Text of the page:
technology guru and other random mom jobs
Have you discovered some new mom job titles over the course of this year? I have! One of my least favorite? IT Director/all things Technology Guru for my house.
The pay stinks. The employees have no patience. Everyone wants the WiFi (or the printer) fixed RIGHT NOW.
I am not an IT expert. We all use technology and I do have a few tricks up my sleeve. I think computers and phones and iPads are great tools for all of us. But, dealing with issues when they come up is one of those necessary evils.
Why do I, as the mom, become the default person to deal with phone calls to fix the internet connectivity? Or why the printer isn’t working, the satellite TV, the phone line, et cetera?
Yes, I am the one who is here at home. I am happy to coordinate the handy man, electrician, plumber, tree trimmer or any other service calls. After all, I am here. At the same time, fixing the internet and other random IT-related jobs is not one I enjoy. Oh well, I do it anyway. And it probably takes me at least twice as long as someone who is an expert – if not longer.
What other random mom jobs do we take on – because we are here? (And even when we aren’t).
- Finder of all things lost.
- How to work the xyz appliance.
- Keeper of the rolodex (who to call for repairs, to anything).
- Nurse/Dr. Mom
- “Logistics Manager”
- Clean-up manager (for kids, dogs and anyone else)
Even working moms do many of these things – most especially now that many of us are working from home.
So…needless to say, I spent a couple hours on the phone with tech support for our internet company last week, and thankfully the very patient man walked me through how to do a hard re-set and completely wipe our WiFi router to set it up again from scratch since they had changed some settings on their end that our router was not picking up.
Whether it has been one of our kids home doing remote school last spring (both of my older kids showed very little patience when they needed to do something NOW), my husband needing help connecting to a new video conference service when he was working at home, or just having the internet go down, somehow it always falls to me to figure out what isn’t working. Oh well. As I keep telling friends, we work with what we have, and thankfully we have a backup iPad with cell access just in case.
Not everyone has great internet at their house, and thankfully ours is fixed and working again. We are all struggling with slower speeds and a drain on the system with everyone using more bandwidth right now. And everyone needs to show some mercy and have patience as we work through it.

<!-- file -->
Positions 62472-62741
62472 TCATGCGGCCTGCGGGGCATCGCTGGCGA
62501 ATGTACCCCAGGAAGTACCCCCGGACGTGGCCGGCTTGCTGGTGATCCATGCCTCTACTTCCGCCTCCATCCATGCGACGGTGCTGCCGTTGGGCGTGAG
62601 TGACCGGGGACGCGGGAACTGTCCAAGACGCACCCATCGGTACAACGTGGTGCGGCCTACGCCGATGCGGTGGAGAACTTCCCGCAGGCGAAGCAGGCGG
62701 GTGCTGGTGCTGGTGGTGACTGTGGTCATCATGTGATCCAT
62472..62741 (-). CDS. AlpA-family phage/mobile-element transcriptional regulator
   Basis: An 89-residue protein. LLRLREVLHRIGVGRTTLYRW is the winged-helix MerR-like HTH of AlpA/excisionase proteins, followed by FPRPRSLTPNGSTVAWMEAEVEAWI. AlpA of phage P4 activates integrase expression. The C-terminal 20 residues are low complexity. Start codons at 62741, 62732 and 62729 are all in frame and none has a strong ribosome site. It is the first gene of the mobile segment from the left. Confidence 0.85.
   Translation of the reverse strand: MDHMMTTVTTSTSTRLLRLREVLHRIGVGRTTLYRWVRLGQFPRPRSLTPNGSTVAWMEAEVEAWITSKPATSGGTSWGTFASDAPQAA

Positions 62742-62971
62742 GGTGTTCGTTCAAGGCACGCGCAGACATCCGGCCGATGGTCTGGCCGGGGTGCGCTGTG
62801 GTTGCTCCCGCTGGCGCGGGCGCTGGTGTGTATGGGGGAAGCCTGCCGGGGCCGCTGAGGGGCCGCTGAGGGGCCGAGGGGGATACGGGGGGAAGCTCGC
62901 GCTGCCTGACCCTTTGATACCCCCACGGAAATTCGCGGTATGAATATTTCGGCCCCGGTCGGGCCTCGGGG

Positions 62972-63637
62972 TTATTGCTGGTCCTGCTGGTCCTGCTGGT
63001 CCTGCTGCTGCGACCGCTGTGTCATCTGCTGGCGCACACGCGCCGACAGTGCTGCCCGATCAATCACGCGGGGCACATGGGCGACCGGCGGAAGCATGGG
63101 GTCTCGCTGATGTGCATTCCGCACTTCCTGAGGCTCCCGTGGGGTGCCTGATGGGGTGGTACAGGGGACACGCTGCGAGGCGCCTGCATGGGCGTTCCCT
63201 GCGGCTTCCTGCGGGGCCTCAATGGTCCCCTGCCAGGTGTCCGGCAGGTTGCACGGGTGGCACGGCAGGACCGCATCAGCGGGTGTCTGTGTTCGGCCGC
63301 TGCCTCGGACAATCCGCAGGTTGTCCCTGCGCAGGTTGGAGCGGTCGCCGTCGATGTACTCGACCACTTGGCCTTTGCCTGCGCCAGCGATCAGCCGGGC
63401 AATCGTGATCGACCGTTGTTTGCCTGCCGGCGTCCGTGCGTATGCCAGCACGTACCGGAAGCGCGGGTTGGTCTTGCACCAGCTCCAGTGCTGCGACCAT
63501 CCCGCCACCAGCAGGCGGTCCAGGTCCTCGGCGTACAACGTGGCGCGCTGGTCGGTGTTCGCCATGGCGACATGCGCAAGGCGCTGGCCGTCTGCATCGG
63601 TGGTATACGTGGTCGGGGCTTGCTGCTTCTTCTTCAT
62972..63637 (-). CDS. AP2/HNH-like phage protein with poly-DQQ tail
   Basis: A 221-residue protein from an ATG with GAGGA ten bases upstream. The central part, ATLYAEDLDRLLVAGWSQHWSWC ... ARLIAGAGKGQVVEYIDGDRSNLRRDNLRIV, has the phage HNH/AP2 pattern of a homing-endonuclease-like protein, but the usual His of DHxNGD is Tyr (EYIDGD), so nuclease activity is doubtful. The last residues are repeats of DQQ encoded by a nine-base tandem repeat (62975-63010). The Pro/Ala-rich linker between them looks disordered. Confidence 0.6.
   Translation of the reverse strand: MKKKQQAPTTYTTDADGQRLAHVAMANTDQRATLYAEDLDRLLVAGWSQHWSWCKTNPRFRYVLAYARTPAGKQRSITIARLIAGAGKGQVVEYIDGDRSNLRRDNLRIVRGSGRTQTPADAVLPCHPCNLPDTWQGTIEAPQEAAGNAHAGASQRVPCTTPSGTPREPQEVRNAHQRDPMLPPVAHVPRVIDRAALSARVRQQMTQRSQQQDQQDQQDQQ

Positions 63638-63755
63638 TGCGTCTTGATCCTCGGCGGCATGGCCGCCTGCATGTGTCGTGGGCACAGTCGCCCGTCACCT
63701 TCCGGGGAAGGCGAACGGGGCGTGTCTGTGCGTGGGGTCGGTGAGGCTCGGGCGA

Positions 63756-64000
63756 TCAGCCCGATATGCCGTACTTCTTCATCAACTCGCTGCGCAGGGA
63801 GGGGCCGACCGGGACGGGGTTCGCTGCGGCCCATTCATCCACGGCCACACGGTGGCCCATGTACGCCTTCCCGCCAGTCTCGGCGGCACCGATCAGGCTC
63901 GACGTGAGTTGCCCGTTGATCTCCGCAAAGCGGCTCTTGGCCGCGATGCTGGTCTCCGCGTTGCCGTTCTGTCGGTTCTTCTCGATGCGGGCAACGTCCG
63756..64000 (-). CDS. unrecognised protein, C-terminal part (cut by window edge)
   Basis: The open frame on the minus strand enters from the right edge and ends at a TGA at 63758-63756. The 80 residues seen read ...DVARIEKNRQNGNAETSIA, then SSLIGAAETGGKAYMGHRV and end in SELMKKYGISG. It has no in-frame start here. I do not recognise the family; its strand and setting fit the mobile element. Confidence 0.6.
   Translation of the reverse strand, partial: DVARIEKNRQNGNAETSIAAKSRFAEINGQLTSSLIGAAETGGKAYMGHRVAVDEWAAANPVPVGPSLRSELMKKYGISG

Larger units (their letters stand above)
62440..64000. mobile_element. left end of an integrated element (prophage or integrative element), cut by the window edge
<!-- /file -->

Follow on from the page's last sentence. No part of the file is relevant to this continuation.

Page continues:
My computer is seven years old. My oldest daughter has a brand new laptop. And that is okay with me. My laptop still works perfectly fine, has updated software, and I bought it with a giant hard drive for the specific reason that I didn’t want to replace it for awhile. And I’m hoping that I can keep it going for a couple more years – after all, I’m not a gamer, and I pretty much write blog posts and keep track of family photos.
My perspective about technology is that it is worth it to stick with the brands that you know, and to pay a little more when you do need something new so that it will last until you truly need a new one again.
I have gone with this same philosophy since I worked in the telecom industry, twenty years ago. In the last years of the last century, everyone wanted the latest and greatest technology, as soon as it came out. Did we need to have that? No. And for those people who think having the best and newest is the most important, they find a way to get it and prioritize paying for it within their budget.
I used to use this analogy when talking about optical networking infrastructure versus old school – and that in many places, once local governments or companies have the dollars to invest in new infrastructure, there may be a paradigm shift in technology and they end up getting something new that will last for longer than the in-between steps if they had invested every time there was a new interim technology on the market. In some places in China twenty years ago, there was no internet connectivity in the rural areas at all, and instead of building in-ground infrastructure, many local areas skipped directly to wireless internet towers. The ultimate paradigm shift.
I believe that technology provides us with amazing tools to be able to work from home, and I enjoy running my “office” from anywhere. This allows me to travel with my family (usually – when things are normal) and keep up with everything in my business from wherever I might be.
At the end of the day, computers are a big expense, and as long as the device is still working, I spend more on software to keep up with business needs and I don’t need a new one. Phones are the same way! I do have a late-model cell phone. I bought it with a larger-than-basic memory and hope that I can keep the same phone for several years before I have to replace it again.
Technology can be a necessary evil when you have to figure out how to make it work (and as the default technology guru of my house, I firmly believe this). Having extra handfuls of patience to deal with the technology is key. And, as with all things, sometimes that’s easier said than done.